Schoefer emphasizes that regional airports can only be commercially successful if they offer all forms of air travel: business, vacation, and individual flights. “The transformation to climate-friendly air travel will require considerable modifications on our part,” he notes. The changes will have to be introduced in parallel to normal operations—which hopefully will run smoothly during the transition. At the same time, he points to the enormous investments that regional airports will have to make. “It won’t be possible without partners,” he predicts. Airlines and energy companies could contribute, because airports in cities like Söllingen, Bielefeld, Lübeck, and other non-central regions represent potentially lucrative sources of business.

Electric aircraft on the runway

Established engine makers like Rolls-Royce are accelerating the development of electric drive systems for airplanes. Its engineers in Britain are currently developing the drivetrain for the P-Volt electric nine-seat aircraft for the Italian company Tecnam. Various smaller and younger companies also want to conquer the skies with sustainable drive concepts—especially for business travelers. Bavaria-based Deutsche Aircraft, for example, is planning to equip the legendary Dornier 328 short-haul passenger plane with an electric drive. It has signed a declaration of intent with H2Fly, a start-up and spin-off of the German Aerospace Center (DLR). The two companies will join forces in researching and developing hydrogen fuel-cell technology for regional commercial aircraft, and the first Dornier hydrogen demonstrator is expected to take off in 2025. The EU's Aviation Safety Agency (EASA) has already authorized the ultra-lightweight two-seat Velis Electro from Slovenian manufacturer Pipistrel. The Israeli-American start-up Eviation is developing an electric cargo aircraft called Alice, twelve of which have already been ordered by the DHL express delivery service. The eFlyer 800 under development at Bye Aerospace in Denver is expected to have eight seats and a peak speed of 600 km/h. In Scandinavia, small airlines such as Norway's Widerøe have been serving regional airports for years now. Even Finnair, a larger national airline, should soon be flying an electric propellor plane from the Swedish start-up Heart Aerospace.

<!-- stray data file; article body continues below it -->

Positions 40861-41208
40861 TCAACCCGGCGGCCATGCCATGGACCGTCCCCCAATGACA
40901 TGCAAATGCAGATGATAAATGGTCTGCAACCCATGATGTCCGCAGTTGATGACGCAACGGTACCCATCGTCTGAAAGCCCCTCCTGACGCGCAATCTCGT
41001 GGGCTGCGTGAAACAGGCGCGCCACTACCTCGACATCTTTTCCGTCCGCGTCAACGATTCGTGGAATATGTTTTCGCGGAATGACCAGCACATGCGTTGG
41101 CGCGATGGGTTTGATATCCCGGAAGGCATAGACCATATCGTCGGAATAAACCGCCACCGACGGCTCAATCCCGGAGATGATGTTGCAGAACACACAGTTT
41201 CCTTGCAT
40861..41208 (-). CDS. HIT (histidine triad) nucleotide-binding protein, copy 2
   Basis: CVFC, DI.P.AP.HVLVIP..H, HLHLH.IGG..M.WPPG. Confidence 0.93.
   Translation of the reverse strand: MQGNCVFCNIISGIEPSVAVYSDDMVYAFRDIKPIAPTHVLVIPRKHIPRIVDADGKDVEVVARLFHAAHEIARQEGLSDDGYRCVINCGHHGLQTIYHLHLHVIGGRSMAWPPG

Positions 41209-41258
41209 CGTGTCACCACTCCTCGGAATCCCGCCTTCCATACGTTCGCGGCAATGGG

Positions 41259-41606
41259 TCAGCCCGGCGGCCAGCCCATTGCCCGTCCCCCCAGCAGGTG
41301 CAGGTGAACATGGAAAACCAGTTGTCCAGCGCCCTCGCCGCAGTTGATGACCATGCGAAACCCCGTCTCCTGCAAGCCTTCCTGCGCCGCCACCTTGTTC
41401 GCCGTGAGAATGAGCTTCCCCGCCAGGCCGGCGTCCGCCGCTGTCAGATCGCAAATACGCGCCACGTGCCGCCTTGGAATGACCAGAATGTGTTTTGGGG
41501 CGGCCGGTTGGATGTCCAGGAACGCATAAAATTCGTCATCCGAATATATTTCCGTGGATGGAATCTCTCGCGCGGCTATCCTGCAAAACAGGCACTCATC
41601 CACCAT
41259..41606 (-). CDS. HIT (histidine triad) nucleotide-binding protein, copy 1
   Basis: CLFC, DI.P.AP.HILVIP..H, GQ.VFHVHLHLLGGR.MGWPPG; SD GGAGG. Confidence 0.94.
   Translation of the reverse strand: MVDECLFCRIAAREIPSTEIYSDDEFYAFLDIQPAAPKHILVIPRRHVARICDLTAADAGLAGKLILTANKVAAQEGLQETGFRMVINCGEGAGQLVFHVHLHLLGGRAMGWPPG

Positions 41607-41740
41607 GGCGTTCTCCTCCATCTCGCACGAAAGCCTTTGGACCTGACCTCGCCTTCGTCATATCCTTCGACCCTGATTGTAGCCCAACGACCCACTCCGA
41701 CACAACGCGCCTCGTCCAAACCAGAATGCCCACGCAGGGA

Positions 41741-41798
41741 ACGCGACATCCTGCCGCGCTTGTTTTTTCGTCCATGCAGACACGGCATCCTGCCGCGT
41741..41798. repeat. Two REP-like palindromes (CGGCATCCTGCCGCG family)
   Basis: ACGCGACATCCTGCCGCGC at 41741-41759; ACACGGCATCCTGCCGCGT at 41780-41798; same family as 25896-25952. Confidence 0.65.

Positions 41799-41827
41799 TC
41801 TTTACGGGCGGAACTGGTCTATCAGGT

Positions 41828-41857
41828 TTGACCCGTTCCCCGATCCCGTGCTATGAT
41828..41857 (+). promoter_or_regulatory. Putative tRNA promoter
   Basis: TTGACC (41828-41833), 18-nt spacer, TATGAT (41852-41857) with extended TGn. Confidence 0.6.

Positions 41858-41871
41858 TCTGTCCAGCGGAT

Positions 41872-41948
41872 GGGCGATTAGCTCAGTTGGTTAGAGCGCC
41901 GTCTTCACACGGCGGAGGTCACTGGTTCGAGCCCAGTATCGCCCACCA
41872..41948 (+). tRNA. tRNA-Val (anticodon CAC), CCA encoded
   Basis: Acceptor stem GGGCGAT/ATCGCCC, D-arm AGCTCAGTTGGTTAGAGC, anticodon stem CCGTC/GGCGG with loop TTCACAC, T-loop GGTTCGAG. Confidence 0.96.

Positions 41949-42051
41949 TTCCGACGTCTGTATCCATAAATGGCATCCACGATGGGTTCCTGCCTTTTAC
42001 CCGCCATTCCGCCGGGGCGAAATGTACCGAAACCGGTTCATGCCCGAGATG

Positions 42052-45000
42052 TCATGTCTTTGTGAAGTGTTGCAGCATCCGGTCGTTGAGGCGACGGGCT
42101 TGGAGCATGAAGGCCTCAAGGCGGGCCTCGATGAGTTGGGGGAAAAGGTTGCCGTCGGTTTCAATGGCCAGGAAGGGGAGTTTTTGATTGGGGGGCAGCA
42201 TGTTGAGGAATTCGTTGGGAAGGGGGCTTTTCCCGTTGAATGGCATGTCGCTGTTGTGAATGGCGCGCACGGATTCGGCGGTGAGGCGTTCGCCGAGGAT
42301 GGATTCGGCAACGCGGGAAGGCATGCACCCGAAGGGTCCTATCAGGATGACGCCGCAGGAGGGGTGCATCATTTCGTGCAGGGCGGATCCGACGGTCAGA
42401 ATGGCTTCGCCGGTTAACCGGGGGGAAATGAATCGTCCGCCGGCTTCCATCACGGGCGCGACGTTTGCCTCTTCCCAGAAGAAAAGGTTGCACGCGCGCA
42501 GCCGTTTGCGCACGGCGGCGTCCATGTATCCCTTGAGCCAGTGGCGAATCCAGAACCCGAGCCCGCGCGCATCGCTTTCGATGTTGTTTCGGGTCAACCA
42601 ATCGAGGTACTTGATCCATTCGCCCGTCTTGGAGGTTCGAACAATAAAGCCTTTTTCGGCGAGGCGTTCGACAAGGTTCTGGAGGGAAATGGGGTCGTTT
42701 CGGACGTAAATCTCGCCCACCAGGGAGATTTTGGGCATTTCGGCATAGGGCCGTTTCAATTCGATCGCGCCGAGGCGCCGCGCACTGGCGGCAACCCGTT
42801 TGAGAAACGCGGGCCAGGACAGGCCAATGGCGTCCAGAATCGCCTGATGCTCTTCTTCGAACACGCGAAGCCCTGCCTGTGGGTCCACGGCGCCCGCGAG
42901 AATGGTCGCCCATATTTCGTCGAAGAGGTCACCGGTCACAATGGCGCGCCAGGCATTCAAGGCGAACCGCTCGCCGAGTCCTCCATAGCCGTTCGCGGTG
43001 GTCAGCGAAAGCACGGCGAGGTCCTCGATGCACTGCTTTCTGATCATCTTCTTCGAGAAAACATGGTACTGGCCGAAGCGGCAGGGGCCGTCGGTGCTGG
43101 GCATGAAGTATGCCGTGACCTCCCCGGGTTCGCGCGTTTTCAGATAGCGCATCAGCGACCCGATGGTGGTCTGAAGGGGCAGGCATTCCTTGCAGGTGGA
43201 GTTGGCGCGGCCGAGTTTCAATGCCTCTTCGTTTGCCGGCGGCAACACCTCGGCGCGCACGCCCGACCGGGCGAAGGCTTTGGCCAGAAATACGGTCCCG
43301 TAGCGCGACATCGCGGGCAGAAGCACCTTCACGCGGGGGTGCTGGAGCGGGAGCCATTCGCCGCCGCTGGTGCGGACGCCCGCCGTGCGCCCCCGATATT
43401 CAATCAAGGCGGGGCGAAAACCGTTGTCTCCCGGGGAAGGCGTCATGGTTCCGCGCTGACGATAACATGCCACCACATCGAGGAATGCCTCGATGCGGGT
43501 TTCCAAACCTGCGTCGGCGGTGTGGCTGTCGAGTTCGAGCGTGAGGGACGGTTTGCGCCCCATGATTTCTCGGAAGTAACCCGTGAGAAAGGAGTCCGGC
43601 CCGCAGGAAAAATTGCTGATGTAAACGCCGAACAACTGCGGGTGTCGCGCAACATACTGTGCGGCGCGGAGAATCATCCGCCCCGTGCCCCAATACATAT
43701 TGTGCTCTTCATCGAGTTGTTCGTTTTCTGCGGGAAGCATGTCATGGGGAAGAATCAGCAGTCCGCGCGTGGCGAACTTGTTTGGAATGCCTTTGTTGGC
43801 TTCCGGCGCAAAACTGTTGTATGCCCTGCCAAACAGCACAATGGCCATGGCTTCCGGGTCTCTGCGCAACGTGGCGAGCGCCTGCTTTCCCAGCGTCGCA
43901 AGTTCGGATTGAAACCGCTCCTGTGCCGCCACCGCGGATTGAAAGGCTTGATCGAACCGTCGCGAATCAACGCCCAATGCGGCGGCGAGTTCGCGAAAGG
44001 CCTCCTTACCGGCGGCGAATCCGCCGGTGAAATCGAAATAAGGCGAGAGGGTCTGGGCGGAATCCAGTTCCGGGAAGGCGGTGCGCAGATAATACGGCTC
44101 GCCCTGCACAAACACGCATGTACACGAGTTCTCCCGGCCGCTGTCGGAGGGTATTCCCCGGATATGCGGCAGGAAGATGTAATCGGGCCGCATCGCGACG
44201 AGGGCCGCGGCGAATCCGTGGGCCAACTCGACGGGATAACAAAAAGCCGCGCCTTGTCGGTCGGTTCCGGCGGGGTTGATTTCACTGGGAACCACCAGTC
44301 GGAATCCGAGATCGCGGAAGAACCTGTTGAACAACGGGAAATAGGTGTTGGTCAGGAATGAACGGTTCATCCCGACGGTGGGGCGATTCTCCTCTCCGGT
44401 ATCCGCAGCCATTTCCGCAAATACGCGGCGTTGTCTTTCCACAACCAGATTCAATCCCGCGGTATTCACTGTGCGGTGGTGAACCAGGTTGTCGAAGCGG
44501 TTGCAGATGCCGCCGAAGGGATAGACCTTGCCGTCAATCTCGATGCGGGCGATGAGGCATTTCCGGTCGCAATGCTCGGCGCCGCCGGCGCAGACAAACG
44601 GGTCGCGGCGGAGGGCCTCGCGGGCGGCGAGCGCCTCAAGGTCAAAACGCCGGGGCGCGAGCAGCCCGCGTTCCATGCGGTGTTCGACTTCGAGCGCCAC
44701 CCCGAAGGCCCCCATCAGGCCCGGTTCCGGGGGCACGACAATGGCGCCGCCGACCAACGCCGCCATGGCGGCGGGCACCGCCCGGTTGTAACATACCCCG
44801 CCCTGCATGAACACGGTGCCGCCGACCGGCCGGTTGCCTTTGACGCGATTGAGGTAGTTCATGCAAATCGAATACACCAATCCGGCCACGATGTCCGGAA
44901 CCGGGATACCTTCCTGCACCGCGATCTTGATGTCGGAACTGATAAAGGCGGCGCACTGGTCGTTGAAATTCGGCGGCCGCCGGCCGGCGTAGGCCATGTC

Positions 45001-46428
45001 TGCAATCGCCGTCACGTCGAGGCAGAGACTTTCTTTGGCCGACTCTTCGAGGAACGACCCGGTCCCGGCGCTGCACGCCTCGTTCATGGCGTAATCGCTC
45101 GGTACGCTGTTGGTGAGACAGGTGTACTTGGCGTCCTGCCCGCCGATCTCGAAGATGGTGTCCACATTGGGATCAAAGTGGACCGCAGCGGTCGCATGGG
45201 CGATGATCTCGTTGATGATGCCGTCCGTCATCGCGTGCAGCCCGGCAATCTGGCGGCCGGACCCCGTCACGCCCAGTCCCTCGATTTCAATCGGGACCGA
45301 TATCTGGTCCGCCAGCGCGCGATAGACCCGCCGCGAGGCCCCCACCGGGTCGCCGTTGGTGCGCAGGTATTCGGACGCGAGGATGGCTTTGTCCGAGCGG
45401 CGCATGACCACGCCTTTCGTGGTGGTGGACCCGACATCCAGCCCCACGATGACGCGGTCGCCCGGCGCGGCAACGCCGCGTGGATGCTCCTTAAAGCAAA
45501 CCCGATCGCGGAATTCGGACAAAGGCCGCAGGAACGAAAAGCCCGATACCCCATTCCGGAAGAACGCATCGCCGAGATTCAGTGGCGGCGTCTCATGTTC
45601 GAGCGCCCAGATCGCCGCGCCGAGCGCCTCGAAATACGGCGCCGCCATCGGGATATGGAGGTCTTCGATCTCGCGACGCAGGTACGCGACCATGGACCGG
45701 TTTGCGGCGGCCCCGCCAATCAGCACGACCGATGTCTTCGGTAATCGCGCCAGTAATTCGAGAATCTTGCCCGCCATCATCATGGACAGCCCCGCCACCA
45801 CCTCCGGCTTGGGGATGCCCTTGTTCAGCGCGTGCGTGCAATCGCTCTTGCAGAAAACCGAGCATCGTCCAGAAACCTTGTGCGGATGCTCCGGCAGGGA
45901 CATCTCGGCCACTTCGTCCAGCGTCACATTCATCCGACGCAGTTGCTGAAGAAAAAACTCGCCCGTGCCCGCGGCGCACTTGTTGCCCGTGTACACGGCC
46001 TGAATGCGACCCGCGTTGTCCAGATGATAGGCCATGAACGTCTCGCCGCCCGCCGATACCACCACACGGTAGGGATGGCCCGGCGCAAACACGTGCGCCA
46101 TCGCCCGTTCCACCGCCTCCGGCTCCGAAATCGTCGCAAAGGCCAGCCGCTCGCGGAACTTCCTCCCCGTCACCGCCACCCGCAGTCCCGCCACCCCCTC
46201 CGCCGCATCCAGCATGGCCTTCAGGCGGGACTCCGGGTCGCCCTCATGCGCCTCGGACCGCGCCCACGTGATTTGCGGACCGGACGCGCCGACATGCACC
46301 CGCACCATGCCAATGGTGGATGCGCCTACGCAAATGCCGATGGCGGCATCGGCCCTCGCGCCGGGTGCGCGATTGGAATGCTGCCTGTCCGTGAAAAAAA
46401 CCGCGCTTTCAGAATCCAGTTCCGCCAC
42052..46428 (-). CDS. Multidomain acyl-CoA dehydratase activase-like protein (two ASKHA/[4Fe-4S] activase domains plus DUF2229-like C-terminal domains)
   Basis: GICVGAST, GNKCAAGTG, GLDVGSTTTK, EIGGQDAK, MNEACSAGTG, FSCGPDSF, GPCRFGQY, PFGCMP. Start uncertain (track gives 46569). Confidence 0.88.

Airports of the future

How can Porsche Consulting's aviation and sustainability experts help operators of regional airports chart a future-oriented course? "Whenever you work intensively on a project, it's always a good idea to have neutral specialists assess whether the technical and economic framework conditions make sense," observes Managing Director Schoefer. "These should be solid before pursuing the course at high speed." Aviation experts like Marc Landgraf, Partner at Porsche Consulting, are familiar with airports around in the world and can contribute experience from elsewhere and provide fresh impulses. "This expertise is enormously helpful," confirms Schoefer. Continuous and trust-based dialogue between project director and consultant is always important: "Listening is crucial." If the company doesn't quite fit the "suit" currently being tailored, "a good consultant has to tell me where I have to lose weight and which fitness program will promote future viability." The expenditure for this type of consultant is money well spent. "It will save you medical costs down the road."

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Text first published in Porsche Consulting Magazine.